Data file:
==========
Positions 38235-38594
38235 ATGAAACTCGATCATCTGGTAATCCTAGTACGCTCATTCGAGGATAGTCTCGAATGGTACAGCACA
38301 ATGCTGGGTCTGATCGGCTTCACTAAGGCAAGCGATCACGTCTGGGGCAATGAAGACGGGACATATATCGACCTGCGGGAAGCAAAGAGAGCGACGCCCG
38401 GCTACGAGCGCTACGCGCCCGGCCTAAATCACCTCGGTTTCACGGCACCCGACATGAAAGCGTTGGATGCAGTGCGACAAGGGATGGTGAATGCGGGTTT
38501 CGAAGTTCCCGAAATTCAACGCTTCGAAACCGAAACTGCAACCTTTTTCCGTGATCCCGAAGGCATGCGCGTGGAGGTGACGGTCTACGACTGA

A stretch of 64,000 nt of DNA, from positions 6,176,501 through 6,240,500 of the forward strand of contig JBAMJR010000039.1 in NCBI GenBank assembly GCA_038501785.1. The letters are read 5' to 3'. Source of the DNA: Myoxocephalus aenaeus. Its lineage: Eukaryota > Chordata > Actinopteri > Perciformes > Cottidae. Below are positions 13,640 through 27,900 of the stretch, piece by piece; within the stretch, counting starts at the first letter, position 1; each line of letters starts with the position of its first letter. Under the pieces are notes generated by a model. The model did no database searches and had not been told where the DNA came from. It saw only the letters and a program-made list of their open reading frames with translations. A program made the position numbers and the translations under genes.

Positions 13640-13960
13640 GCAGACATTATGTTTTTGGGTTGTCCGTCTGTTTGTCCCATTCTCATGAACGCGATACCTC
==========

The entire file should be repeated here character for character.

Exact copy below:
Positions 38235-38594
38235 ATGAAACTCGATCATCTGGTAATCCTAGTACGCTCATTCGAGGATAGTCTCGAATGGTACAGCACA
38301 ATGCTGGGTCTGATCGGCTTCACTAAGGCAAGCGATCACGTCTGGGGCAATGAAGACGGGACATATATCGACCTGCGGGAAGCAAAGAGAGCGACGCCCG
38401 GCTACGAGCGCTACGCGCCCGGCCTAAATCACCTCGGTTTCACGGCACCCGACATGAAAGCGTTGGATGCAGTGCGACAAGGGATGGTGAATGCGGGTTT
38501 CGAAGTTCCCGAAATTCAACGCTTCGAAACCGAAACTGCAACCTTTTTCCGTGATCCCGAAGGCATGCGCGTGGAGGTGACGGTCTACGACTGA

A stretch of 64,000 nt of DNA, from positions 6,176,501 through 6,240,500 of the forward strand of contig JBAMJR010000039.1 in NCBI GenBank assembly GCA_038501785.1. The letters are read 5' to 3'. Source of the DNA: Myoxocephalus aenaeus. Its lineage: Eukaryota > Chordata > Actinopteri > Perciformes > Cottidae. Below are positions 13,640 through 27,900 of the stretch, piece by piece; within the stretch, counting starts at the first letter, position 1; each line of letters starts with the position of its first letter. Under the pieces are notes generated by a model. The model did no database searches and had not been told where the DNA came from. It saw only the letters and a program-made list of their open reading frames with translations. A program made the position numbers and the translations under genes.

Positions 13640-13960
13640 GCAGACATTATGTTTTTGGGTTGTCCGTCTGTTTGTCCCATTCTCATGAACGCGATACCTC